2007.03.14 Scared of black cats? Give me a reason...or six

Written by David Green.


Last Monday night, a small black cat dashed across the street in front of me as I neared home. I remembered an old acquaintance who used to say if she saw a black cat sitting on the edge of a street, she would turn around and go in the other direction before it could cross her path. She would have had to have been quick to beat this one. Since I don’t believe in that sort of thing, I quickly forgot about it until a very odd string of coincidences.

 The first inkling of trouble came late Tuesday night when I noticed the ice cream in my freezer was a bit soft. I turned the adjustment knob a bit colder, put a thermometer in the freezer and reminded myself to check it in the morning.

Wednesday morning came, and I found the freezer filled with items in various stages of thawing and the fan happily kicking out hot air. The thermometer in the freezer read 75 degrees, which was nearly ten degrees warmer than the apartment itself. Maybe I should have just left the food on the kitchen table and slept in the freezer. Maybe if the freezer was bigger.

I hauled the assortment of formerly frozen fruit, ice cream that no longer was, limp fish sticks, etc. to the Dumpster, made a call for a repairman and then headed for work.

There I was told the news that our printer had shorted us on our paper count. Instead of being able to grab fifty or so copies from our extras for the week’s ad run, there was a grand total of five papers left over after subscription and newsstand commitments were fulfilled. 

Most of those frugal advertisers who count on getting a complimentary paper from me were out of luck last week, not to mention the people who frequent the Wauseon sales outlet I supply. That’s just another example of why Mr. Green says you need a subscription.

With a much lighter load than usual, I headed to Wauseon. I had previously seen posters in a fast food restaurant advertising the fact that they now had cheese-filled tater tots and finally decided to try some with my lunch. I like tater tots, and what could be better than tots with cheese? I was about to find out the answer was, almost anything.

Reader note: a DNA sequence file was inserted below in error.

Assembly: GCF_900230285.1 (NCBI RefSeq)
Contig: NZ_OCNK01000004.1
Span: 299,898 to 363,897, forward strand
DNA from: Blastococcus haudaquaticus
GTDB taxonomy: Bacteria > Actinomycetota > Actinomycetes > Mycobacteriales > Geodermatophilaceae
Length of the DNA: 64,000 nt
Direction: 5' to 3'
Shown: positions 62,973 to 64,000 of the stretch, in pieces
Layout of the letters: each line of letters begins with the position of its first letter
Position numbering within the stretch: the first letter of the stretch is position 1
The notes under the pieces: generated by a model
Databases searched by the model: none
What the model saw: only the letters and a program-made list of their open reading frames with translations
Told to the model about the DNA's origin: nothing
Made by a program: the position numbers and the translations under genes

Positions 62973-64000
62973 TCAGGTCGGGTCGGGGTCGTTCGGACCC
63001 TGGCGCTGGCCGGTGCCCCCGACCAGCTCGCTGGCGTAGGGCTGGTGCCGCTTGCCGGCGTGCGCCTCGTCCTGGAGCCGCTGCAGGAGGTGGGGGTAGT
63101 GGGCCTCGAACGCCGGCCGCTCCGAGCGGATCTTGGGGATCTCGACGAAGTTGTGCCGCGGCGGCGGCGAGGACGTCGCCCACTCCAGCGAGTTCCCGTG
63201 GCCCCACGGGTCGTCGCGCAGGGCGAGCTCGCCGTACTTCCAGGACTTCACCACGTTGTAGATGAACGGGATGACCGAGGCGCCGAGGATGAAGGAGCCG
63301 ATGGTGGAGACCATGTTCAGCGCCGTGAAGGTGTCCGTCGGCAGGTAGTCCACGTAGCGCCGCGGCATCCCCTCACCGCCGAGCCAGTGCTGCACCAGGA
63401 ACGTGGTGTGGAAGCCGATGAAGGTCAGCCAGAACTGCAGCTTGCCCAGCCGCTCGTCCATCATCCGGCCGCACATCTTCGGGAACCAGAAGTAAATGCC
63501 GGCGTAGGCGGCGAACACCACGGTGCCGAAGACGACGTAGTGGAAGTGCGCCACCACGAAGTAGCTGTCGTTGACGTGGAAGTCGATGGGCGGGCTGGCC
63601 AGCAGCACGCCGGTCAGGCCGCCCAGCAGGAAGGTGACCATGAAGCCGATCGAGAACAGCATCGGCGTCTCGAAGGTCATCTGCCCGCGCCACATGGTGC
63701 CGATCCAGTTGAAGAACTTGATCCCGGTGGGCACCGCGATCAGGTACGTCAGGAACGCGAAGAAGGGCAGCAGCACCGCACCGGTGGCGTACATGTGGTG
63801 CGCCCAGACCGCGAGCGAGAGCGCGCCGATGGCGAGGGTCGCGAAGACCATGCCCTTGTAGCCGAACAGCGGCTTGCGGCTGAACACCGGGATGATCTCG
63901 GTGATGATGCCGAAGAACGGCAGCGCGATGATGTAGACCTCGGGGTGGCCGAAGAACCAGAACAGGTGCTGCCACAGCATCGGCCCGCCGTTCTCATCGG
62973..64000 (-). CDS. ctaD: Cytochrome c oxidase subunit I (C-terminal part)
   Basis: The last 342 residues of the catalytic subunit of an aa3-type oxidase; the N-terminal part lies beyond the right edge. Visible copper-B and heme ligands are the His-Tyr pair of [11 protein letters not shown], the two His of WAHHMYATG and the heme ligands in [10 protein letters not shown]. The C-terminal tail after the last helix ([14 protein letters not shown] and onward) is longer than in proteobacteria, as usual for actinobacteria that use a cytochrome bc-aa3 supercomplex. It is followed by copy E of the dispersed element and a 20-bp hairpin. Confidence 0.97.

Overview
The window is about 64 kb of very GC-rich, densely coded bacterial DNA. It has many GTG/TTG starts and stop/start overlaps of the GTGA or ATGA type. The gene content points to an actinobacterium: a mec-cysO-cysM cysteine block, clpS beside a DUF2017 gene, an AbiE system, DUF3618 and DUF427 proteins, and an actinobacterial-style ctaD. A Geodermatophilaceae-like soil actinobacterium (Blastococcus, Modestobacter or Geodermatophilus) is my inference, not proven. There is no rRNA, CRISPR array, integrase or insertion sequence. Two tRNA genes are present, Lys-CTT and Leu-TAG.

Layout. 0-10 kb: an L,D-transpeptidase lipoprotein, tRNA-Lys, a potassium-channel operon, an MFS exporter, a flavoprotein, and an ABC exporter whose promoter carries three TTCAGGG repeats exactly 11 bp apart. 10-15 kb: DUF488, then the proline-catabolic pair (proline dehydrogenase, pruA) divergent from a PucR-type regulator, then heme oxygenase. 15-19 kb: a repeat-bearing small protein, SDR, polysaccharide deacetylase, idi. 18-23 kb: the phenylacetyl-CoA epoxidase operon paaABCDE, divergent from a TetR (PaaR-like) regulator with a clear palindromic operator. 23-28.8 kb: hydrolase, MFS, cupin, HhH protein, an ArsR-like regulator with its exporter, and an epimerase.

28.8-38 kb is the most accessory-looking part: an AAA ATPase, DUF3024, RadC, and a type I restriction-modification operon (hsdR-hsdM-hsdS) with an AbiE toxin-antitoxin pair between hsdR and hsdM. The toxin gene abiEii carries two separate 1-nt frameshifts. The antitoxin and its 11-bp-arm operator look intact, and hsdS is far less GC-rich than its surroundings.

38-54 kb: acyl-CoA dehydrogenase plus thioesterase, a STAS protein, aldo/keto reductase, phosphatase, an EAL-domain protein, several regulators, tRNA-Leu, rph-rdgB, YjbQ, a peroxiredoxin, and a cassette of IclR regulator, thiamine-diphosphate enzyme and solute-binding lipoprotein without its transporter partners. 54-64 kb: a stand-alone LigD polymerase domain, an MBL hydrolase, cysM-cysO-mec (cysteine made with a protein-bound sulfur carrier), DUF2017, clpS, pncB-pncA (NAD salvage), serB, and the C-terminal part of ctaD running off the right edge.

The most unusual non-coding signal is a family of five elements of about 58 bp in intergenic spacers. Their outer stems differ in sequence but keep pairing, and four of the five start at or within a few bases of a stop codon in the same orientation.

Given a choice of six, nine or 12 tots, I went for the 12 pack. When I saw how small they were, I initially thought I should have bought two orders. After tasting them, I dropped that idea quickly.

The first one or two were passable, but the more I ate, the less I liked them. By tot five, I was sorry I had ordered them. After eight, I gave up and left the remains for whatever vermin might inhabit the restaurant’s Dumpster. I also kept the Buick’s driver’s side window down for a bit, in case the tots I ate made a return appearance.

At this point, I thought things should be looking up as that was three bad things that had happened already and those “they” people always say bad luck comes in threes, right? Well, keep counting.

I next went to visit one of my ad accounts, one I had missed the previous week because the manager was out to lunch when I stopped by. This week, the business was closed, inventory and office equipment cleaned out. I quickly surmised he’s not going to be running any ads this week, either.

The rest of the afternoon went pretty normally, except for one account where I found out one of my favorite employees had gotten another job. That’s someone else I’ll probably never see again. This day just keeps getting better.